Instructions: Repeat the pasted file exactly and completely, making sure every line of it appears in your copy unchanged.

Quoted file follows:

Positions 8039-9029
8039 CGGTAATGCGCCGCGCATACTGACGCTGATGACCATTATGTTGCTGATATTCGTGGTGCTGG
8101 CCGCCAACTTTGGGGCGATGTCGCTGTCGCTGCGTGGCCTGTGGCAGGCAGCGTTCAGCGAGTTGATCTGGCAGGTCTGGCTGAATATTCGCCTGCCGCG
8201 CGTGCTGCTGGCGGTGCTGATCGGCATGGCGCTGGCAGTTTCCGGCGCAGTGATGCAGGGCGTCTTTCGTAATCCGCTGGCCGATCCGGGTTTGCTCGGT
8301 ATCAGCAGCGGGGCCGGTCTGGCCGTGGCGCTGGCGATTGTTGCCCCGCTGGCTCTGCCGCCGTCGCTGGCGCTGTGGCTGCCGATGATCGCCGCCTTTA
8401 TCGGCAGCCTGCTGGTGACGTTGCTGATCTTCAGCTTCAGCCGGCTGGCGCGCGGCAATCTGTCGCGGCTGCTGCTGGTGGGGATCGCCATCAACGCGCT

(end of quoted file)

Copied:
Positions 8039-9029
8039 CGGTAATGCGCCGCGCATACTGACGCTGATGACCATTATGTTGCTGATATTCGTGGTGCTGG
8101 CCGCCAACTTTGGGGCGATGTCGCTGTCGCTGCGTGGCCTGTGGCAGGCAGCGTTCAGCGAGTTGATCTGGCAGGTCTGGCTGAATATTCGCCTGCCGCG
8201 CGTGCTGCTGGCGGTGCTGATCGGCATGGCGCTGGCAGTTTCCGGCGCAGTGATGCAGGGCGTCTTTCGTAATCCGCTGGCCGATCCGGGTTTGCTCGGT
8301 ATCAGCAGCGGGGCCGGTCTGGCCGTGGCGCTGGCGATTGTTGCCCCGCTGGCTCTGCCGCCGTCGCTGGCGCTGTGGCTGCCGATGATCGCCGCCTTTA
8401 TCGGCAGCCTGCTGGTGACGTTGCTGATCTTCAGCTTCAGCCGGCTGGCGCGCGGCAATCTGTCGCGGCTGCTGCTGGTGGGGATCGCCATCAACGCGCT